[erlang-questions] Erlang documentation -- a modest proposal
Lloyd R. Prentice
Fri Sep 23 06:22:02 CEST 2016
No doubt your experience and knowledge of Erlang fills in much of what you need to make perfect sense of what you read in the Erlang docs. But I wish you could put yourself in noobie-mind.
I've spent three years working alone and diligently so with help now and again from folks on this list to master enough Erlang to do a necessary job of work. I have bought, read, and re-read all of the published Erlang programming books. I've read Joe Armstrong's book at least six times and still learn from it every time I open it up.
But I can't tell you how many hours I've lost trying to figure out how to use this function or that based on the Reference docs when an example or two might have cleared things up post haste.
Perhaps I'm less intelligent than the average newcomer to Erlang. But I can say that as good as they are in many ways, I believe the docs can be better. Indeed, I confess that the descriptions of not a few functions, and even entire modules, leave me cross-eyed. Am I the only one?
If I saw a healthy trend of newcomers becoming active in the Erlang community I wouldn't be as concerned. But I don't see it.
I've made a modest proposal to address an issue noted by several folks on this thread. I'd welcome any other proposal and concrete action that make the docs more accessible to newcomers looking into Erlang.
In my experience and judgement, there are just too many valuable but hidden gems in this wonderful language called Erlang. Wish I knew enough to shed light, but I don't.
All the best,
Sent from my iPad
> On Sep 22, 2016, at 11:18 PM, Kenneth Lakin <> wrote:
>> On 09/22/2016 05:55 PM, Loïc Hoguin wrote:
>> Examples are never a bad thing to have; at worst they provide no value
>> for the majority of people;
> If they make the documentation hard to read and understand, they're
> definitely a net negative.
> A web development buddy of mine and I were using some library whose
> documentation he thought was a _paragon_ of readability. The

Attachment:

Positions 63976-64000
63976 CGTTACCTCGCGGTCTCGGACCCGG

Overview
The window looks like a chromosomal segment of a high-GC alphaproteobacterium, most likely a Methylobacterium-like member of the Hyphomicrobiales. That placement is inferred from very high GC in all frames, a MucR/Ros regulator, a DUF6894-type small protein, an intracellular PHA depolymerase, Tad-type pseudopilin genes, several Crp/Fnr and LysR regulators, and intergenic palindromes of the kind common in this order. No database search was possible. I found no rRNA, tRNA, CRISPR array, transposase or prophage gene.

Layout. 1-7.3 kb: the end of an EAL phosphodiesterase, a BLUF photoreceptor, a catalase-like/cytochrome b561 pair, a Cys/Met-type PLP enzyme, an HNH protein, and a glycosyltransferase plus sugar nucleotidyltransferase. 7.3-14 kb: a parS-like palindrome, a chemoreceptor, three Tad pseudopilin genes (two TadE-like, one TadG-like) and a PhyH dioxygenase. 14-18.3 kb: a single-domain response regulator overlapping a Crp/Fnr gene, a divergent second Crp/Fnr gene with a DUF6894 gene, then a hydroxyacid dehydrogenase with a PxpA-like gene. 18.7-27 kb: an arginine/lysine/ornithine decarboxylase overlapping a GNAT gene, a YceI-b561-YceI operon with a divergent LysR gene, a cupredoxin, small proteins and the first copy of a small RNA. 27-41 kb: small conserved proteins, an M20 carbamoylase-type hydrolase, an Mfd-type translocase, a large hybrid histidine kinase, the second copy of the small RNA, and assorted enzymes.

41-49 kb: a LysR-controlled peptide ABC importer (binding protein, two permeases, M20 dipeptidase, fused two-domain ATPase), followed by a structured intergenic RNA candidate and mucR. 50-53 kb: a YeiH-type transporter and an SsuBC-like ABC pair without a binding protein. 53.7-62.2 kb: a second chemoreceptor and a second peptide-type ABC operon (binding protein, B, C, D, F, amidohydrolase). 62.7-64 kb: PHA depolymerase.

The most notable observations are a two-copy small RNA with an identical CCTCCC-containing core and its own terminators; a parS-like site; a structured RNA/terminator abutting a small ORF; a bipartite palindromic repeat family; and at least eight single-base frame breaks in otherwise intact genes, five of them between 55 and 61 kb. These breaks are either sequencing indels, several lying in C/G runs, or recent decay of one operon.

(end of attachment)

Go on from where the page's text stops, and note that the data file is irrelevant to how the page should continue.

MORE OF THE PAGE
> "documentation" took the form of a complete program that exercised
> _every_ part of the -somewhat large- library on the right half of the
> screen, and call-outs aligned with the lines that they commented on that
> provided bare-bones commentary on most (but not all) of the API calls on
> the left half of the screen.
> That was the _entirety_ of the documentation. It was _garbage_.
> Type-annotated (but otherwise auto-generated) Doxygen documentation
> would have been more useful.
>> Yes. Someone with no experience will always appreciate them.
>> Not to mention that "sorted" in Erlang has a very specific meaning,
>> which is not defined at all in the documentation for lists:sort/1
> A link back to section 8.11 of the Reference Manual User's Guide might
> be nice there. OTOH, I've never cared about the minutiae of how
> lists:sort/1 sorts. It has always just Done A Reasonable Thing(TM).
> Speaking of the User's Guide... -ideally- someone with no Erlang
> experience should first be reading the Reference Manual User's Guide
> along with the Getting Started Guide (or LYSE or something) to pick up
> the fundamentals, rather than the various module Reference Manuals. In
> my experience, reference manuals exist to quickly provide useful
> information to people who are already familiar with a language. They
> shouldn't be language primers, as primers serve another purpose and
> should be in another document.
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